The Angel of the Lord appears to tell Joseph that everything’s okay because the baby has been conceived by the holy spirit. But verse 18 says that too — doesn’t he know this already? Didn’t Mary claim that? Isn’t everyone starting to talk about it?

“Now the birth of Jesus the Messiah took place in this way. When his mother Mary was engaged to Joseph but before they lived together, she was found to be with child by the Holy Spirit.”

“…But … an angel of the Lord appeared to him …. and said, “…for the child conceived in her is from the Holy Spirit.”

To make sense, the first Holy Spirit must said with scorn. What a little lying liar this loose girl Mary is, to make such a claim when caught in “trouble”! Did ya hear about Mary?

The second “Holy Spirit” — especially being spoken by an Angel — needs to be said with the full height and depth and breath of amazement and wonder and glory and honor and love and hope that a real act of the Holy Spirit would create. An Angel spoke to Joseph. And Angel confirmed Mary’s claim that her child was from the Holy Spirit — that God is the father of her child. WHEW. This is big. This is astonishing.

So the tone difference, the voice, the body — all needs to come into play in two different ways. The first one is easy. The second one is harder. I’ve been experimenting with holding my hands straight up, tilting my head back — but that’s a little theatrical for me.

Often to invoke the Holy Spirit in a storytelling what I have been doing is blowing a breath (or a wind) out of my mouth, “spreading” it with one of my hand. What I want people to remember, however, is God’s creation of the world, way back there in Genesis: “…a wind from God swept over the face of the waters.” A breath/a wind from God started everything off. And then later in Genesis, God breaths into Adam to start us up: “…and [God] breathed into his [Adam’s] nostrils the breathe of life.” I seem to visualize the Holy Spirit part of God as a wind, a breathe, perhaps a song. I love it when a text in one place echoes back to another and they seem to fit together somehow.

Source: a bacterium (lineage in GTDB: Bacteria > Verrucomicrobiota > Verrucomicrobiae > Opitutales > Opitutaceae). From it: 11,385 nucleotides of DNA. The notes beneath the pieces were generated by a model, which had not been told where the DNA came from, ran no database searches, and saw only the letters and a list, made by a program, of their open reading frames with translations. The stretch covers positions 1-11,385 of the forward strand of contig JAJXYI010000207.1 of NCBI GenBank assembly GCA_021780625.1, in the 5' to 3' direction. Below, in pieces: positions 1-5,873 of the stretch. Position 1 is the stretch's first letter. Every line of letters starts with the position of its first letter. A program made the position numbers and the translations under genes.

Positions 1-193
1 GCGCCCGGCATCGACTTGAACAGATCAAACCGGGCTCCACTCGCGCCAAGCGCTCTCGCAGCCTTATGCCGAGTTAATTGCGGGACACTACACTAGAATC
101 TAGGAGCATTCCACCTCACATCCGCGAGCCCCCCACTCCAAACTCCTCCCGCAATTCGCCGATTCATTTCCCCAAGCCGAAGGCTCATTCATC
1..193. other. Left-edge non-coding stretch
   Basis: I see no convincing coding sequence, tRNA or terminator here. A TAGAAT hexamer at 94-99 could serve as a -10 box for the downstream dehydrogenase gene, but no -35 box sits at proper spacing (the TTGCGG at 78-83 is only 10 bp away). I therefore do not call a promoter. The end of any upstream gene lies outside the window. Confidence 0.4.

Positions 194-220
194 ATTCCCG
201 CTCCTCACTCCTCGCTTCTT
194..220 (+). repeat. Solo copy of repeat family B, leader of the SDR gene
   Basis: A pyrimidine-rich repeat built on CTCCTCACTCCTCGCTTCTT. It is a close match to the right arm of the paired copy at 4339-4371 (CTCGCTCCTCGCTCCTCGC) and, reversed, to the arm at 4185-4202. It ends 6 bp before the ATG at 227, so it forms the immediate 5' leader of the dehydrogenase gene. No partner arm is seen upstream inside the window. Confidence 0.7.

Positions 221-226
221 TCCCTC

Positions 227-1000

So I will try to say the second Holy Spirit as solemnly as possible as well as with delight and joy and then I will pause to breathe, and to let the holy be breathed in.

To close with a bit of a ramble: Breath, wind, holy spirit, miracles, creation — I remember holding my newborn all those years ago and feeling the most intense love, more intense than I could have ever imagined. I didn’t know I had that much love in me. And so how much more then, does God love?holyspirtlightwind

 

Matthew 1:18-25

All right, I’m in a slump, in a sadness, can I say it — I am just a bit out of sorts with the Bible. I love it and love to study it and learn it by heart, but right at the moment it seems — flat? like soda without the bubbles? Or dull? like a movie I’ve watched too often? And with all those words and cut scenes and scholarly nuances that likely I’ll miss, it’s well … just too hard. Maybe there’s a bit of pressure to always find another layer to the onion? Or a bit of complacency as if “I’ve got this” and it’s all simple now. As if, right?

How can something be too hard and too simple? It’s not the bible, it’s me, right? I need to lean in and dig down deep and be faithful because inspiration comes from perspiration not from feeling good.

Right?

Though would it hurt anything if it felt, well, more fun?

As the days grow shorter and the trees start to turn colors and a tiny hint of fall at long last is in the air (has there ever been such a long summer?), clearly my energy is low. And with world/national events as they are trending, well…. Spirits and energy are low, or rather, my spirit anyway.

Yet there is also a hint of Christmas in the air — or at least the stores. And I love it! I love seeing the boxes of tinsel and glitter and trees and everything that we love and that gives us hope. In fact, I was looking at the pre-lit artificial trees for sale with color lights and fancy controls when a gentleman next to me sighed and said, can you believe this is out already? And I said with a big grin, oh I love it, how much fun is Christmas? And his whole face changed, he matched my grin, he found a spark of joy to put in his eyes too. It was a small tiny connection with a perfect stranger as we focused on the joy and not the work or the clean up or the despair of finding presents.